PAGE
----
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Health, Sports & Psychology
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  • 10 mins

Scene 2: 'It was purpose built, just last year'

Updated Monday 12th January 2015

Listen to the second part of Louise's story where Katherine is unable to care for her mother any longer and looks at temporary respite care. 

Audio

Text

SCENE 2 “It was purpose built, just last year”
 
KATHERINE:
The GP’s appointment included an examination, which confirmed a problem with Mum’s memory. Social services provided me with booklets about choosing care homes and information on care services, since I was new to it all but we had to wait to get a formal assessment from them. 
As I couldn’t leave Mum in her own house she came back to be with us. But that got really difficult. We were trying to juggle work commitments with being with Mum, but she couldn’t understand why we couldn’t be there all the time with her. It got to the point where we all needed a break from each other. 
Mum needed to recuperate physically so I persuaded her that respite in a residential care home would be a good idea. I had to do my research at a distance, using the booklets and the internet for the Social Care Inspectorate reports. From that I made a list of which care homes looked like they offered good quality care and then I rang and spoke with the managers of those homes to arrange times they were happy to have us visit. The idea was if we could all agree on one we liked, that Mum would then stay there for at least a few weeks.
SCENE 2B
AIDEN (CARE HOME MANAGER):
Welcome to the Laurels! You take a seat there, Mrs. Burns – and do you want to sit here Mrs. er…Harding (referring to paperwork to check name). First of all, let me tell you a bit about the home and what we offer and then we can have a little tour, and you can meet some of the other residents and see the bedrooms. They’re not big – but they are cosy and really nicely decorated. 
You’ll have your own room Mrs. Burns. You won’t have to worry about meals or anything like that - it’s all done for you. And your washing too – (to Katherine) you will need to put labels in all your mum’s clothes – and any little possessions she wants to bring – you will have to label those too. Some of our residents are very confused and get mixed up with what theirs and what is someone else’s. 
Every day we have some sort of activity session. Last month we had a celebration – one of our ladies was 100! So we got the residents involved in making the table decorations. We took some pictures and as you can see some of them were really good! 
Other things we do…exercises to keep fit – things that you can do sitting in the chair, you know, even throwing a ball for someone to catch is good exercise. People come and sing to us, the local school choir comes in now and again, we have an older gentleman who comes and sings – and some people like to join in – do you like that sort of thing? Do you like music, Mrs. Burns?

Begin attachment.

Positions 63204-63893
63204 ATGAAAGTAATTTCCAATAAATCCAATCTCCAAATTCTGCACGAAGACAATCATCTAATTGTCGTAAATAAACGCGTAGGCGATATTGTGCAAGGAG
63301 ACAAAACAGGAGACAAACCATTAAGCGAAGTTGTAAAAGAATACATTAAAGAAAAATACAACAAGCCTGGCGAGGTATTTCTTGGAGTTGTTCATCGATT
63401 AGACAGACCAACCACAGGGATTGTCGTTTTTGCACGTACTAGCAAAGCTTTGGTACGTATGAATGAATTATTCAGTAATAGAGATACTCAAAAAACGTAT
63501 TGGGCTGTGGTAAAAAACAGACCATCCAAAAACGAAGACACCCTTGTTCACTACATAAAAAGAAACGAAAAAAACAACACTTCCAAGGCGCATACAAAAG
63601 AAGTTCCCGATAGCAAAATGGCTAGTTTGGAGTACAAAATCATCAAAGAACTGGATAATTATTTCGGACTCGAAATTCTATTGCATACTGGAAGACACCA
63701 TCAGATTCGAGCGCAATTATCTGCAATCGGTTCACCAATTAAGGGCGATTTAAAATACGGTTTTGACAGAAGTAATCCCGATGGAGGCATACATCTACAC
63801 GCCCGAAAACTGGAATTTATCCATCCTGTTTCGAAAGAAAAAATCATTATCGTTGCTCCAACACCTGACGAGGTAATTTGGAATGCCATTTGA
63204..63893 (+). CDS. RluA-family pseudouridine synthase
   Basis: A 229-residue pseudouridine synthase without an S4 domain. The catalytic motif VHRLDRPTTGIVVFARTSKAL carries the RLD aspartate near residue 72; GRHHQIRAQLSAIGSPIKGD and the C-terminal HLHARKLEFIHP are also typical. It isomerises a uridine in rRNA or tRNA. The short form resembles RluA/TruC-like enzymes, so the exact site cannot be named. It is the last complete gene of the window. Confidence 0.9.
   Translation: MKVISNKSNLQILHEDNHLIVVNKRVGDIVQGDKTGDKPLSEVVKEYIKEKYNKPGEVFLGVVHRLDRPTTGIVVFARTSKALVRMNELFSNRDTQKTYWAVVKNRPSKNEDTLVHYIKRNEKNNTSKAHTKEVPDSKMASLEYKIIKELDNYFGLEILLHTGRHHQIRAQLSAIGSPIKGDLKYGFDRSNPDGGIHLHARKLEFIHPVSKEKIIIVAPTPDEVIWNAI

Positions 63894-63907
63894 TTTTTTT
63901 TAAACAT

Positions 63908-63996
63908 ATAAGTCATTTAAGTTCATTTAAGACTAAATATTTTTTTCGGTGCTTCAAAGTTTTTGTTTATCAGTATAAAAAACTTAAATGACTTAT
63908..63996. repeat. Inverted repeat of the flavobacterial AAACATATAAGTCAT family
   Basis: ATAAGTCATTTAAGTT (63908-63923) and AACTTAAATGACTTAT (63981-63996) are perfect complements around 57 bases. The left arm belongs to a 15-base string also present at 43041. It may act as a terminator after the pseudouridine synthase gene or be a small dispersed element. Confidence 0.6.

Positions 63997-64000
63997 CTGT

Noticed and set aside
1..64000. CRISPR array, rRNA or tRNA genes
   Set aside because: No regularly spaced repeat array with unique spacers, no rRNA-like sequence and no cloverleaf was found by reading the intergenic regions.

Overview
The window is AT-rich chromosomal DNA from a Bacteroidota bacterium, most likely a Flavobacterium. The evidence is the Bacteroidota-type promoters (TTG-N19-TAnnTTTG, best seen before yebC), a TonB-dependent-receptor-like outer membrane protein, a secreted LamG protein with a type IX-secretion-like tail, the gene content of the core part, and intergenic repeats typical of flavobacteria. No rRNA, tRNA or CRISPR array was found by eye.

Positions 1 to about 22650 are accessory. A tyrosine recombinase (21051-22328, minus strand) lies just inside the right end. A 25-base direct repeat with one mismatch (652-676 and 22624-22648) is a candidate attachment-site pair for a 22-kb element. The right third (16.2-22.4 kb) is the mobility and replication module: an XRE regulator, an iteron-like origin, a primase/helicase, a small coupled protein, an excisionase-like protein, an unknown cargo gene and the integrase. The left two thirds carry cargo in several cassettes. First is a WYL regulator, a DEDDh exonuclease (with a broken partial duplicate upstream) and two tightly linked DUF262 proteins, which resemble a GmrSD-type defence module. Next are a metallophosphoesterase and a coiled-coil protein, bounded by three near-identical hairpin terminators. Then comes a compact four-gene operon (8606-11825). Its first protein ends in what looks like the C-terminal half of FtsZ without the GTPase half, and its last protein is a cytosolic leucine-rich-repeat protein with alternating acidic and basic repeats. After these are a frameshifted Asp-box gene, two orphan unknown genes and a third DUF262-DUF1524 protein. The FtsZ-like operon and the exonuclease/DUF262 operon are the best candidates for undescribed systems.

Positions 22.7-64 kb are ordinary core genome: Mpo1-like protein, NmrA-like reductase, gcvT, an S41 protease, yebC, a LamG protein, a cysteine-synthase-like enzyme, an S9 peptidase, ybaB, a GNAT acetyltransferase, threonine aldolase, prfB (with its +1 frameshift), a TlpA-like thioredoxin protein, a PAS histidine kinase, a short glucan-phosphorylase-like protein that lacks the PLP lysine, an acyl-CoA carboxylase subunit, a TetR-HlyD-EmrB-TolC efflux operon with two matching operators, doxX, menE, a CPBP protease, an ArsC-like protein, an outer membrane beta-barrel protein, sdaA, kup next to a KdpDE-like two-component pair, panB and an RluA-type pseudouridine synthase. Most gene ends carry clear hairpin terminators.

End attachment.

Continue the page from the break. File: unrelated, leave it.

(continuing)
Then there’s the usual – bingo for those that like it– or watching the telly. And we do try to take our residents out when we can –when the weather’s fine of course. 
So, shall I take you round the home now, and then we can have a cup of tea and I can hopefully answer any questions you may have. 
And of course you can ask me questions as we go round. That’s Bessie – she always thinks that visitors are for her – don’t you Bessie? Rosanna! Could you take Bessie through to the lounge while I show the visitors round please. 
The Laurels is quite new - it was purpose built just last year and we really wanted it to feel light and airy for everyone… (FADE OUT)
 
SCENE 2C
KATHERINE:
I don’t have siblings or any other close family so I relied on my partner and daughters to at least talk through these decisions. But it did feel odd making decisions for my Mum, not knowing where we were in our usual mother-daughter relationship. 
Eventually mum did go along with the idea of going into a residential home for a bit of respite care, even though she wasn’t very happy about it. But I felt it stopped us going around in circles.
We took Mum to the care home which came out as favourite from my desk research and which impressed us with the warmth, the openness and the caring attitude of the staff. Mum settled in well but still wanted to get back to her own home. 
A social worker then contacted me to arrange to see mum at home and find out how she might cope – which led to a care package being put in place very quickly and Mum was able to live on her own again.
Part of the difficulty in putting arrangements in place to support Mum to continue to live in her own home is that she doesn’t accept the need for it. So even though Mum has a referral from her GP to the memory clinic she won’t go because she insists there is nothing wrong with her memory. 
 

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